The Speed Factor – Video-Based Car Counting

Camera affordability, easy access to data signals and increasing accuracy of intelligent video algorithms have made video-based counting solutions more affordable and more in demand for companies and municipalities that want to better manage traffic flow.  When considering video based counting, a question that often arises is at what speed can such systems count? Video-Based Car Counting – Speeding Vehicles

When answering this question, we must first clarify the problem.  There are a wide range of intelligent video solutions that have specific characteristics and target markets.  This is also the case with counting.  Some solutions are targeted for counting people, counting vehicles on the highway, determining groups of people or things, etc.  In this case, let’s consider counting used for parking management situations, which can include garages, outdoor lots, access roads.  For this market owner/operators are looking for a low cost, accurate system which typically counts at a transition point, such as a gate, an entrance/exit or an access road location.  In most cases, vehicles in these areas are moving slow, but there are two speed scenarios to be considered; high speeds (in a low speed zone) and stopped vehicles.

FAST MOVING VEHICLES

The first scenario, high speeds in a low speed zone, is important for two reasons.  Drivers are sometimes in a rush and may be a little heavy on the accelerator at times.  For these instances, you don’t want your counting system to not detect the vehicle due to its speed, and hence miss the count.  A similar request, is the ability to measure the speed of the vehicle and alarm on a user defined threshold.  Both scenarios are accommodated in a typical video based counting system. 

The Speed Factor in Video-Based Car Counting

This video shows parking lot counting at increasing speeds.

This video shows 11 parking lot counting trails.  In the first passes, the vehicle’s speed is approximately 5 mph.  Successive trials increase the vehicle’s speed up to 25 mph.  This particular system will likely count at much higher speeds, but these scenarios were too dangerous within the testing parking lot.

It is important to note, that there are systems that can count vehicles at very high speeds (100 mph+), however, these systems are specialized for highway type installations and are typically not suited for a parking management type scenario.

THE STOPPED VEHICLE

The other scenario that often arises in parking management situations is the stopped vehicle.  This typically occurs when counting at an exit, where a vehicle is attempting to leave a parking area, but must yield to traffic for an extended period of time.  This situation can also occur during event parking, where traffic is stalled during highly congested times, such as the conclusion of the event, or the end of a work shift.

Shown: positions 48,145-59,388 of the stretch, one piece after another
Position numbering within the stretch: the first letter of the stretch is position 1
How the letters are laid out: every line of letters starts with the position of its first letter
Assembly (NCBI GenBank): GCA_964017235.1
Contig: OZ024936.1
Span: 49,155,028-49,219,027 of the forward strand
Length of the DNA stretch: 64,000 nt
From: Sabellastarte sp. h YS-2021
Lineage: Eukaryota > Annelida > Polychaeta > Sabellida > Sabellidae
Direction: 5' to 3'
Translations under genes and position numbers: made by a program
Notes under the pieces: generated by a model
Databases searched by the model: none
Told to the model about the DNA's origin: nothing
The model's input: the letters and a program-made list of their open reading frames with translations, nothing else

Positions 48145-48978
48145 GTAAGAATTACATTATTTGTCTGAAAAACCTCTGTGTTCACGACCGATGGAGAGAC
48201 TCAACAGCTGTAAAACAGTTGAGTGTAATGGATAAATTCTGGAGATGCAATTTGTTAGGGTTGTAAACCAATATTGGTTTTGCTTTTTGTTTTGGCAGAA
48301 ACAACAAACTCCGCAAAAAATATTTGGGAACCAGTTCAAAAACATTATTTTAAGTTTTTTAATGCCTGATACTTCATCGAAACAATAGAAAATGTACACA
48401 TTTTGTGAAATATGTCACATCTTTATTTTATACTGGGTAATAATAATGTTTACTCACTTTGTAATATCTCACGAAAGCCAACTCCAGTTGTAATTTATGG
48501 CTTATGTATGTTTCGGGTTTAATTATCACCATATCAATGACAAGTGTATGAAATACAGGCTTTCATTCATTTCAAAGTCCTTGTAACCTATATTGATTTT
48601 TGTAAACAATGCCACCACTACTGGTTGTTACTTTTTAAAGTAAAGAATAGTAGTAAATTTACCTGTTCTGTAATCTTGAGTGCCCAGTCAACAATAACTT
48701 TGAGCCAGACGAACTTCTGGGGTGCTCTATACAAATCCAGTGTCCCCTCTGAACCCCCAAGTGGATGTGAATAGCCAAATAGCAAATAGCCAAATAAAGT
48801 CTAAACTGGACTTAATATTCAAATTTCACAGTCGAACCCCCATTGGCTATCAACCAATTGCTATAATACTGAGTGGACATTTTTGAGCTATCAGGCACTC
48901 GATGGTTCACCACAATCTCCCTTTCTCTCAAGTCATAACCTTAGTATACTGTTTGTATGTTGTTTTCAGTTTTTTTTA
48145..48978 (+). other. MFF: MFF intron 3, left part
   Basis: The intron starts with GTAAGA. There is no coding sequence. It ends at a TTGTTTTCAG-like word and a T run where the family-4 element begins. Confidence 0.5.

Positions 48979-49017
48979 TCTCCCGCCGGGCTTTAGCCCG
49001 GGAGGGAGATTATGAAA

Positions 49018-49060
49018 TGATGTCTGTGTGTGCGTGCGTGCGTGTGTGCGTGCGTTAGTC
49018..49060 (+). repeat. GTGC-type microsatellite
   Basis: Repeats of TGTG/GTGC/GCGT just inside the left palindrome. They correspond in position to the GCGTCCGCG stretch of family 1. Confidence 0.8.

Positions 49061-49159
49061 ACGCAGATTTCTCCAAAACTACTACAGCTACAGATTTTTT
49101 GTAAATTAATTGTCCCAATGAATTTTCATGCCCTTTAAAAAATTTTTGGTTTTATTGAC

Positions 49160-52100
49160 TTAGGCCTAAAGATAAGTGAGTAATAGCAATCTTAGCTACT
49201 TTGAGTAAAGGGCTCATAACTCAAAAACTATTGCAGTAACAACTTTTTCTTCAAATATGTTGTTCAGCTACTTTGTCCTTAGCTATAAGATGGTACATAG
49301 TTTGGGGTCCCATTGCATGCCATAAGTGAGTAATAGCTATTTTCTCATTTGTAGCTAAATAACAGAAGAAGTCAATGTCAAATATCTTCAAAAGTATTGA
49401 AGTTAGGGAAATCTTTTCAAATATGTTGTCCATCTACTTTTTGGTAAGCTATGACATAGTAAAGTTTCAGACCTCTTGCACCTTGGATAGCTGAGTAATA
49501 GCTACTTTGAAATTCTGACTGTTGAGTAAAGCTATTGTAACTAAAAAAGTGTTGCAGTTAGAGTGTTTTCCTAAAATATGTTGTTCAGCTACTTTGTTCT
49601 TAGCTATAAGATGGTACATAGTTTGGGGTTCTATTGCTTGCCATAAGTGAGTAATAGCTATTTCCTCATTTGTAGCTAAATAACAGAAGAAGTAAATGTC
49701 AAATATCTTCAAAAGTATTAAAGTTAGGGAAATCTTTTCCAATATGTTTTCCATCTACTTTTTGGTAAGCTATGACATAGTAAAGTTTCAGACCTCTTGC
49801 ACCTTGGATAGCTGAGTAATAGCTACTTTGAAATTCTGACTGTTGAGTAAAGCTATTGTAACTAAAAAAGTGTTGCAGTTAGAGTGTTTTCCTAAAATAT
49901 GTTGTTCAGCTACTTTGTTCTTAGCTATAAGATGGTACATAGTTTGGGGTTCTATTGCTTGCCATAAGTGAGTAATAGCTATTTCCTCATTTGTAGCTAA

Car Counting – Handling Stopped Vehicles

Counting algorithms use several techniques to avoid counting stopped vehicles or very slow-moving vehicles multiple times.

In these cases, a poor or marginal counting solution may count the same vehicle several times as it enters the counting view, stops, and then moves again.  These counting errors can be significant, especially during times of vehicle congestion.  Accuracy, especially when counts are used for a parking management type application, is very important.  Miscounts can result is poor customer satisfaction, as well as, safety concerns when patrons are sent to an area to park and there are no available spaces.

Today’s counting algorithms use several techniques to avoid counting stopped or very slow-moving vehicles multiple times.  One method uses the empty background image of the scene to understand when a vehicle is not present.  If the background has not become visible, the current vehicle has not passed through the scene, and only one count is logged.  Even if the vehicle remains in the counting zone for an hour or more, the system will only log a single count.  This approach can recognize the empty background even if the view consists of only a small strip, perhaps only a few inches.  This is not an unusual condition, as congested vehicles waiting to enter or exit an area traditional leave very small gaps between their vehicle and the one directly in front of them.

CONCLUSION

Accuracy is important when using counts to management your traffic flow or parking operations.  When considering the use of video, or any technology, to provide counts, ensure you understand its capability to handle issues around vehicle speed, including fast moving vehicles and fully stopped ones. Doing so will ensure you have accurate counts for real time management and long-term traffic flow improvements.

Want to learn more about using video for counting?  Check out videos and product capability on our Counting Solutions web page.

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